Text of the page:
‘Welcome to my local,” says lorry driver Mick, from Limerick, who’s clinging to the bar with one hand and to a pint of Murphy’s with the other.
is ‘local’ is the Plaza Mayor lounge on the Brittany Ferries vessel Salamanca, and we’re both swaying.
This has nothing to do with the stout — rather, the sea is a bit rough out there in the pitch-black south-west of Land’s End as we head through the night towards the Bay of Biscay.
The cruise ferry is the only vehicle and passenger ship linking Ireland directly with Spain. It began plying the Rosslare-to-Bilbao route last November, and Mick has made the round-trip every week.
Sailings take an average of 30 hours each way, depending on the sea conditions — in winter it can be choppy for spells, but for the rest of the year it’s generally a smooth and carefree crossing.
“I sail to Bilbao on Wednesday morning with a refrigerated container of cod or prime Irish beef and drive down to Madrid on Thursday evening,” says Mick.
“On Friday and Saturday, I load up with Spanish onions, oranges, artichokes and asparagus, and sail home on Sunday. It’s a quick enough turn-around, so this is the only chance I get to have a pint. That’s why I call this my local — I’m a regular.”
Mick thinks €6.75 is a bit steep for Murphy’s (draught cider is a steal at €4.90), but he’s saving a fortune on fuel.
“I used to take the ferry to France,” he says. “It’s 1,400km from there to Madrid, but from Bilbao it’s only 400, so every trip I’m doing 2,000km less driving and burning a lot less diesel.
“It’s good for me and my wallet, and it’s good for the environment, and that keeps my kids happy.”
Salamanca has 343 en-suite cabins, all with multi-channel TVs and free movies. A small number are luxury suites, several have been adapted for passengers with reduced mobility and two dozen are specially designed for people travelling with their dogs.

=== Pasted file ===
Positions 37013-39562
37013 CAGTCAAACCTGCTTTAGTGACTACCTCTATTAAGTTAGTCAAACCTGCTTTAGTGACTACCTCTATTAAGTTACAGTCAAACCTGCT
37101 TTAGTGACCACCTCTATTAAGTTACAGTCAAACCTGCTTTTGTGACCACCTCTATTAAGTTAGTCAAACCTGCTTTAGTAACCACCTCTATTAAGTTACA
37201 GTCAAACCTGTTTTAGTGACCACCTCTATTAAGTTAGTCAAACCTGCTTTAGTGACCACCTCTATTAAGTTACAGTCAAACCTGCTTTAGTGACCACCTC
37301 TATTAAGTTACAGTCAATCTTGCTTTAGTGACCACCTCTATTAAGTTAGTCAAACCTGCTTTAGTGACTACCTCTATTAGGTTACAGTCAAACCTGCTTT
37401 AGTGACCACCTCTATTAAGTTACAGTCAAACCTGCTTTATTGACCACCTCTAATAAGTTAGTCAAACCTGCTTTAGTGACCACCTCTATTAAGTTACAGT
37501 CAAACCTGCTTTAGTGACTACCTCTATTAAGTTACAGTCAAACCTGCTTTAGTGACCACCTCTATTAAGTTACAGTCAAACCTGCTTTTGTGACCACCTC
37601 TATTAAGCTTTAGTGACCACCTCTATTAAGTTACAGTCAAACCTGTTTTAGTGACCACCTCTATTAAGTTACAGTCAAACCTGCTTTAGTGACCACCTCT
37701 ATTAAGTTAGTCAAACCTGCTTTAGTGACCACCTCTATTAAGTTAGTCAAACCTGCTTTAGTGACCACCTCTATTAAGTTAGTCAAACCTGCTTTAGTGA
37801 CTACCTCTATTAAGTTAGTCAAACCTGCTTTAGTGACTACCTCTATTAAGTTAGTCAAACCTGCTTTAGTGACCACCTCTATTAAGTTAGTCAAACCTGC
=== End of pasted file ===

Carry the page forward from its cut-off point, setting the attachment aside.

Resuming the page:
There are also cosy, quiet lounges with reclining seats and dimmed lighting that offer a cheaper option to a cabin, especially for solo travellers.
“It’s not like a ferry at all, it’s like being on a cruise liner,” says a midwife from Cork, who’s hammering her husband at Scrabble.
“Our room is nice and comfortable, the Spanish food in the Azul restaurant is gorgeous, and all the crew are so friendly and helpful — we feel very well looked after.”
The couple, who have brought their car, usually spend a fortnight touring Normandy and Brittany in the run-up to Easter, but this year they’ve opted to sail to Bilbao instead of Cherbourg and explore Spain’s north coast.
“It’s something we’ve always wanted to do,” says the husband. “We’re going to Santander — we have a niece there who teaches English — and then on to Asturias and Galicia before coming back to Bilbao for a couple of nights.”
About half of those enjoying an after-dinner drink in the Plaza Mayor lounge are lorry drivers, while the rest are car and motorhome drivers, cyclists, bikers and a few Camino hikers taking advantage of the overnight voyage.
Among the foot passengers is a young fella from Kilkenny who’s going to see his brother in Barcelona. He has vowed never to get on a plane again after a terrifying experience with turbulence over the Atlantic.
“I must’ve said a thousand Hail Marys — and I don’t even go to mass,” he says. “I’ll tell ye, it’s the boat for me from now on. If we sail into a storm, it won’t bother me a bit after that nightmare.”
Another couple, from Ballynahinch, Co Down, have plans for a month-long tour in the motorhome they bought last year as a retirement present for themselves, and will be clocking up the kilometres.
“We’re doing San Sebastián first, then driving back the other way as far as La Coruña, then we’re going to Santiago de Compostela and heading down to Porto,” says the husband, who ran his own landscape gardening business.
“If we meet any pilgrims with blisters on the way to Santiago, they’re welcome to a lift.”
His wife, a former art teacher who’s looking forward especially to visiting the Guggenheim Museum in Bilbao, adds: “It was our 40th anniversary last month, so this trip is our special treat.”